To get to Cabarete, where the surf camp is, you have to take a bus to Sosua and then from there a cab to Cabarete. A nice luxury bus that sets me back a whopping $2. Unlike the one into Haiti, this one doesn’t even have to be watered every few miles. It’s clean with big cushy seats and pretty empty. Stephane and I choose rows across from each other and I put on my iPod and look out the window. I hadn’t realized how well off this country is or how much agriculture it has. The Dominican Republic has done well with everything. The fields were clean, neat and well tended. The cities were pretty and relatively free of litter. This is the third world? Really?

Stephane is the ideal travelling partner. He knocks on the door to my room to get me up to make the bus, gets us a cab to the station, makes sure there’ll be a room for me once we get to the camp. I’m still sick enough to be in various states of out-of-it-ness and when we get to Sosua he haggles with the cab driver.

Sosua is enough of a shit hole that it makes me feel a little less like a candy ass. The streets are lined with cheap hotels and bars. There’s some bakeries and pharmacies that look nice but there also seems to be a big hooker issue. As a result, there’s a big old-gross-expats-who-love-young-hookers issue and you see them wandering around the crumbling sidewalks, the women lurching towards the crappy hotels on enormous heels with paunchy seventy year old European guys glued to their side. Nice.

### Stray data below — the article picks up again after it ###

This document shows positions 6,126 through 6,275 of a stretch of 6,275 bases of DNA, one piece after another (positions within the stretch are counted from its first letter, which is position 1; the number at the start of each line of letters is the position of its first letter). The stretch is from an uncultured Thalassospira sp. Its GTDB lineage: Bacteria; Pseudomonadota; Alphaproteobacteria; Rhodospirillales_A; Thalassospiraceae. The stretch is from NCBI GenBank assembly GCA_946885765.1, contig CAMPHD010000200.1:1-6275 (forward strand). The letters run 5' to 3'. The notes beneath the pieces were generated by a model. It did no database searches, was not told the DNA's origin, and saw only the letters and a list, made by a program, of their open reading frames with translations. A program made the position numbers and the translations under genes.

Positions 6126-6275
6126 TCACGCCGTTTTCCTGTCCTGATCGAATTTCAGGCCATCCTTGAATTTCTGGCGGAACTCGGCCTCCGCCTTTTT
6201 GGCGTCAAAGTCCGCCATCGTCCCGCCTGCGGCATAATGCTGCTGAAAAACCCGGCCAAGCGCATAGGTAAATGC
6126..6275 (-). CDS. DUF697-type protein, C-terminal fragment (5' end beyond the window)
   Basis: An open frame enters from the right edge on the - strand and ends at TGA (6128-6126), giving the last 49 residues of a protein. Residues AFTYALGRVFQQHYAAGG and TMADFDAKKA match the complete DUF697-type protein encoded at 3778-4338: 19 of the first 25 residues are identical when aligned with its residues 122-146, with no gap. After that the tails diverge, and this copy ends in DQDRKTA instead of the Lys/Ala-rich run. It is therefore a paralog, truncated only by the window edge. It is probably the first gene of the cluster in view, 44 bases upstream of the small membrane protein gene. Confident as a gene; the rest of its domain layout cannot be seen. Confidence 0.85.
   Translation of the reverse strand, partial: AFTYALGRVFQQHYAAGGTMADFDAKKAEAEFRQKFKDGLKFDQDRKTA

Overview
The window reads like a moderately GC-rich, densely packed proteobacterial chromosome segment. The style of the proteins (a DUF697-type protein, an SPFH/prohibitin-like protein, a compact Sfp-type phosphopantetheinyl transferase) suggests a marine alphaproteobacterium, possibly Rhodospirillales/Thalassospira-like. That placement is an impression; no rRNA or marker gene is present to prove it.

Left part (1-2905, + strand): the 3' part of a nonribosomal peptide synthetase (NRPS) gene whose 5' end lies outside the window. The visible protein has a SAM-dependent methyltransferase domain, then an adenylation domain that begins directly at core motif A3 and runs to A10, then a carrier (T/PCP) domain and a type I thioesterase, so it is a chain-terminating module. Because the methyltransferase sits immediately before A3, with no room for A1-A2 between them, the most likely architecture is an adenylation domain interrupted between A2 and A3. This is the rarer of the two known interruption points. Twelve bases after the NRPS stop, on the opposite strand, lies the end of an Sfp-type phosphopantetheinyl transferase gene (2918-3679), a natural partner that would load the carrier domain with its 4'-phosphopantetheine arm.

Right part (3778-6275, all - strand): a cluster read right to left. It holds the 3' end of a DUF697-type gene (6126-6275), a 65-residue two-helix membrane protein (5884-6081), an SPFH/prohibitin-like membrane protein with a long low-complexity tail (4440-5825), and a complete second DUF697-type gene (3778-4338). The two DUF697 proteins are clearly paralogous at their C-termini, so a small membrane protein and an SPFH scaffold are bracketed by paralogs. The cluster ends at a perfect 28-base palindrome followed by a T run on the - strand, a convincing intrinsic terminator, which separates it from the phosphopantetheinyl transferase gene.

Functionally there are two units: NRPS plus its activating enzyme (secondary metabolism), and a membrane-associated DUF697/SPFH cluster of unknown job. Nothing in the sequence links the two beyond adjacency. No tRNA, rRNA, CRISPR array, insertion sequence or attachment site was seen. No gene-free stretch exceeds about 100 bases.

We throw our stuff in the cab and escape without even walking around. Stephane has been through here before and I am exhausted and have no desire to play explorer in Hooker Central. The cab goes down a long, straight road and I can see glimpses of the Caribbean through the palm trees that line the road. Then we are pulling into Cabarete. It’s all centered along one long strip that borders the beach. There are modern buildings and condo complexes and souvenir stands and shops and realty offices. This is usually not the kind of place I can afford to be. Stephane has the driver drop us at the grocery store and I stock up on water, a few snacks and a cheap bottle of wine. The wine is an optimistic purchase – no drinking until I am off the antibiotics and substantially better. But you can’t pass up a $3 Chilean Cabernet.

From the store we walk the quarter mile down the road, past a guarded gate. The guard greets Stephane by name. They missed him. A couple of moto-taxi drivers hang out around the gate, hoping to catch people coming out but we’re headed in the wrong direction. From there it’s another quarter mile down a dirt road and then another wall and then the surf camp.